Posting a job ad can attract many kinds of applicants. To find the most qualified candidate for the position you need to fill, consider the following tips for an orderly and successful search.
Review Academic Credentials
Professional job requirements typically include transcripts from applicants’ academic achievements, such as a college degree from a high ranking institution, such as an accredited California business school with successful alumni. An applicant’s education could also include professional licensing and training certifications. Take time to carefully evaluate the records that are sent on behalf of the applicant. Plagiarism and forgery have occurred even for the most prestigious jobs. Ensure that your organization receives a certified transcript. If you are unsure what some of the abbreviated course names or degree titles, contact the institution to find out.
Check Listed References
Contact each reference listed on an applicant’s resume. Make sure their current titles and positions match those provided by the job seeker. Ask legitimate questions that are permitted by law about the applicant’s prior job service and character. Take notes or, with permission, record the conversation for later reference if needed. You might even send a confidential email inquiry to each reference and file the return email responses in the candidate’s folder.
Consider a Candidate’s Job Experience
An applicant may list work experience that sounds similar to the duties associated with the position you are trying to fill. However, you might want to check the company’s website or contact HR to see how similar the job duties are to your available position. Some applicants describe previous positions in ways that correlate to the new job being applied for despite significant differences. Conversely, some previous jobs listed in the resume might sound very different from those you have available. Still, skills like logic or productivity could fit well with your open position.
Schedule a Meaningful Interview
Avoid a mundane interview process just because it is expected. Take time to get to know the candidate with introductions to employees who work in the department to be filled. Also, arrange brief meetings with administrators who can help to assess the person and provide helpful feedback from their vantage point. Show the applicant around the company and watch for facial expressions or tone of voice as indicators of enthusiasm, boredom, or uncertainty. Although they are inconclusive in themselves, these impressions can help give you a better idea of the applicant’s fit with the job when added to other screening tools. Ask challenging questions that enable the applicant to discuss personal strengths and weaknesses that may impact the current position.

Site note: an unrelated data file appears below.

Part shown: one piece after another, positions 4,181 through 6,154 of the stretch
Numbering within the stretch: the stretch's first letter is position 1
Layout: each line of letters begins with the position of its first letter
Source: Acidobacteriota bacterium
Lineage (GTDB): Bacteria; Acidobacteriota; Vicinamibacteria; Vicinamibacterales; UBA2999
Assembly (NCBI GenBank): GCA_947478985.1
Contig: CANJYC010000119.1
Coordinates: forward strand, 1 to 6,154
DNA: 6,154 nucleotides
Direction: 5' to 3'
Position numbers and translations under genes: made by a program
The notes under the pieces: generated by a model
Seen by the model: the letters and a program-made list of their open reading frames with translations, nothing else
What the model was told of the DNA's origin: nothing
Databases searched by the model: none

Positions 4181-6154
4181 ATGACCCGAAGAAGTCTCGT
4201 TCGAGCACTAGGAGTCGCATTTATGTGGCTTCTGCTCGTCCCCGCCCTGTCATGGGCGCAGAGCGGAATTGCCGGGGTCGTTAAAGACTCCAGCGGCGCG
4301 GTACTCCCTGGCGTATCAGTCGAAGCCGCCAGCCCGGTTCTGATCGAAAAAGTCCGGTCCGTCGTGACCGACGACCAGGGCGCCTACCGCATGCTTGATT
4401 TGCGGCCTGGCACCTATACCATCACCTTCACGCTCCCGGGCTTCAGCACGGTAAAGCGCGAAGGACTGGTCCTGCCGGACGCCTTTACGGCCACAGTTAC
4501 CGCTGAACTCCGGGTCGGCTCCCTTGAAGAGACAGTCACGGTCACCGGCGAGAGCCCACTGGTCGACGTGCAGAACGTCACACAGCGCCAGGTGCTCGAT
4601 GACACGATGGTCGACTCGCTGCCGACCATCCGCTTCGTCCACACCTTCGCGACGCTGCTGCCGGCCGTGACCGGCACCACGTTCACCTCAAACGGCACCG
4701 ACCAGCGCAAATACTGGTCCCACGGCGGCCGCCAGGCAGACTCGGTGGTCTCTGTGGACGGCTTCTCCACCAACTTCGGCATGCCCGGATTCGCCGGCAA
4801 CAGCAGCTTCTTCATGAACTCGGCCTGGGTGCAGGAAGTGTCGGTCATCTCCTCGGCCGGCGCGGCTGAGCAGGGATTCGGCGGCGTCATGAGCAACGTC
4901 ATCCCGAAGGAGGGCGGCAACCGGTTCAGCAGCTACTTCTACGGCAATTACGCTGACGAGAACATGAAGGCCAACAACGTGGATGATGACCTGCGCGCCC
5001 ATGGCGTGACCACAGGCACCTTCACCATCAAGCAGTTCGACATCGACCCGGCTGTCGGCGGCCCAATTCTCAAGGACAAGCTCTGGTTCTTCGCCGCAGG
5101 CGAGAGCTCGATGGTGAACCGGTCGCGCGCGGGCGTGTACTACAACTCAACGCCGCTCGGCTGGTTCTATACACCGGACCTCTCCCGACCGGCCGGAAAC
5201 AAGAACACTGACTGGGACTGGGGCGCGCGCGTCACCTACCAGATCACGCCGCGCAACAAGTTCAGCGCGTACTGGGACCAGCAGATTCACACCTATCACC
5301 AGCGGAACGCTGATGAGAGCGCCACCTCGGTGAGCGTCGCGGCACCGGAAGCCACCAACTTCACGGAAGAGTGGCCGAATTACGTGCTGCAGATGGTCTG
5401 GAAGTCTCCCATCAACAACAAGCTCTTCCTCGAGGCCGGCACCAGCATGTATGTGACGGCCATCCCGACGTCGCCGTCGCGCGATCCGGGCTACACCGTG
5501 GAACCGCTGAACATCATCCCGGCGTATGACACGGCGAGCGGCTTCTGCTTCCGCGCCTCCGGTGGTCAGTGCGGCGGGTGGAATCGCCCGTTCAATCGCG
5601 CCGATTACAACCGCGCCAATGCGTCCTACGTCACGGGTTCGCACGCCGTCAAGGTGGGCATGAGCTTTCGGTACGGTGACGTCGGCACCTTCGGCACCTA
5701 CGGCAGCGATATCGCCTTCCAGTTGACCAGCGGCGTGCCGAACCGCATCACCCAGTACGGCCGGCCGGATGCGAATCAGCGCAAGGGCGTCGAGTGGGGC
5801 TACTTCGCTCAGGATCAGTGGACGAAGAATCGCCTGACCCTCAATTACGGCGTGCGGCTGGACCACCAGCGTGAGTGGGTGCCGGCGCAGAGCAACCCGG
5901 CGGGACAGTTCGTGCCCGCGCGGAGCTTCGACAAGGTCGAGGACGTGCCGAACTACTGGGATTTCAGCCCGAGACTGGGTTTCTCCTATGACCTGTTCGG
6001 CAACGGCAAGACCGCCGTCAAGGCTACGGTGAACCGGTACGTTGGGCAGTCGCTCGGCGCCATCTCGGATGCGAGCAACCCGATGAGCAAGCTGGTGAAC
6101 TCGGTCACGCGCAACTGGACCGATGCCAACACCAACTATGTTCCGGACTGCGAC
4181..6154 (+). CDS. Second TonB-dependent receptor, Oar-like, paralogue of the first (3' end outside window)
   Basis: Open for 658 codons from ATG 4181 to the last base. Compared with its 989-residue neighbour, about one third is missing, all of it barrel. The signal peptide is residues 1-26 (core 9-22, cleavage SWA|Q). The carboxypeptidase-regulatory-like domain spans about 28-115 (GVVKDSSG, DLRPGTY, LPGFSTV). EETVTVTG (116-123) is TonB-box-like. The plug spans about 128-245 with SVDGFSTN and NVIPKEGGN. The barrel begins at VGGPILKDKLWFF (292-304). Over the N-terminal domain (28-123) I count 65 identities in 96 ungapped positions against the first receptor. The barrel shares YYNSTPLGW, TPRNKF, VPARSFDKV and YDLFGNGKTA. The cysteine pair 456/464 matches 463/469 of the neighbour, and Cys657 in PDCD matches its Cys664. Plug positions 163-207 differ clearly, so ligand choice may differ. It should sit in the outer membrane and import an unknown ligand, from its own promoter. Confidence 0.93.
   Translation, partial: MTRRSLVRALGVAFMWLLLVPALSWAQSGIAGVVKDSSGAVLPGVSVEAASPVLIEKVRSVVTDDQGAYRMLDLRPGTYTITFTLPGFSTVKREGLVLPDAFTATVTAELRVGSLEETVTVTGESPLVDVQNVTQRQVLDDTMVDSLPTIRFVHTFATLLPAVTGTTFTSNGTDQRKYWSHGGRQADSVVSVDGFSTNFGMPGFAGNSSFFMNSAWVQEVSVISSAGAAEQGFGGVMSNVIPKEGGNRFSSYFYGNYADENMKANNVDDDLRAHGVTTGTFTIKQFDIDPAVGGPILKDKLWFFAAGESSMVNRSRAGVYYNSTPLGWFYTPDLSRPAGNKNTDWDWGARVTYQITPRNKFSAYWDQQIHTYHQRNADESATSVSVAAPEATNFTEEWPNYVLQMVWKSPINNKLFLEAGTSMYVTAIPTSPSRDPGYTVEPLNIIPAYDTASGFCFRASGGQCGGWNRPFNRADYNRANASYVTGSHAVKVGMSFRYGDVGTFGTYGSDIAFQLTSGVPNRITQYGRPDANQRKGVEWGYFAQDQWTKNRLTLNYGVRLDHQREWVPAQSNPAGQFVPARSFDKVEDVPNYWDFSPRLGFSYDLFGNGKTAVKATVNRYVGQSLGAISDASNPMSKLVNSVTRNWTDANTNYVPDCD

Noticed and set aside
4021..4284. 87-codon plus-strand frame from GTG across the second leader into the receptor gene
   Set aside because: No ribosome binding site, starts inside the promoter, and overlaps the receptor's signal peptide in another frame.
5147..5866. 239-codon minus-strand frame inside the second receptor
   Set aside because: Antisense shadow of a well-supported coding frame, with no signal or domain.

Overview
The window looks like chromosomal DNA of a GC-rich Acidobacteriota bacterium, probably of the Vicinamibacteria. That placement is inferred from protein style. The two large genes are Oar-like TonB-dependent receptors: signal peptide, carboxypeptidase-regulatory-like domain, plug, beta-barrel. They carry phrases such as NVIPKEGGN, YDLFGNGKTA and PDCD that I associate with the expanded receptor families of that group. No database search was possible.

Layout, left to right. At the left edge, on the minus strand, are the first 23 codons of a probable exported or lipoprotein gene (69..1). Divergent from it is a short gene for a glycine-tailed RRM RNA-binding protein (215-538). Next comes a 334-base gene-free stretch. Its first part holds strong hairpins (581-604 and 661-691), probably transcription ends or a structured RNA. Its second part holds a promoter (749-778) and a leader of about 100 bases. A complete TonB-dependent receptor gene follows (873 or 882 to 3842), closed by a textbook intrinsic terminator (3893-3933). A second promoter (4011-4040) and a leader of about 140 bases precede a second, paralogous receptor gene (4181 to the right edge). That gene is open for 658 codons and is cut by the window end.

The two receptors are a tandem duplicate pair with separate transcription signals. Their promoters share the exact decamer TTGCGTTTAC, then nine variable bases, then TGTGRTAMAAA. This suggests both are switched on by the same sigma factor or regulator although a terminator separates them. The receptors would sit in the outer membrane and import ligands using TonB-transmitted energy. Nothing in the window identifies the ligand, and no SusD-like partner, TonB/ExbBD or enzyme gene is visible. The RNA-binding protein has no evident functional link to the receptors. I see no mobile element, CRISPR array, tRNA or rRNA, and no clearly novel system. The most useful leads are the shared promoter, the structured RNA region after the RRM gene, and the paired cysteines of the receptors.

Administer Relevant Testing
Depending on the position to be filled, you may obtain and request tests related to the job. A marketing position, for example, will require English proficiency and creative thinking. There are industry-specific assessments that can identify a person’s knowledge level in categories that pertain to the position. Again, while these are not the definitive measure, they can contribute information to a candidate’s profile to help you make a hiring decision.
Although evaluating a job candidate takes time, the effort is often worthwhile. Hiring the right person for the open position can save the company money over the long haul. A suitable candidate may adapt readily to the job and become an asset to the organization.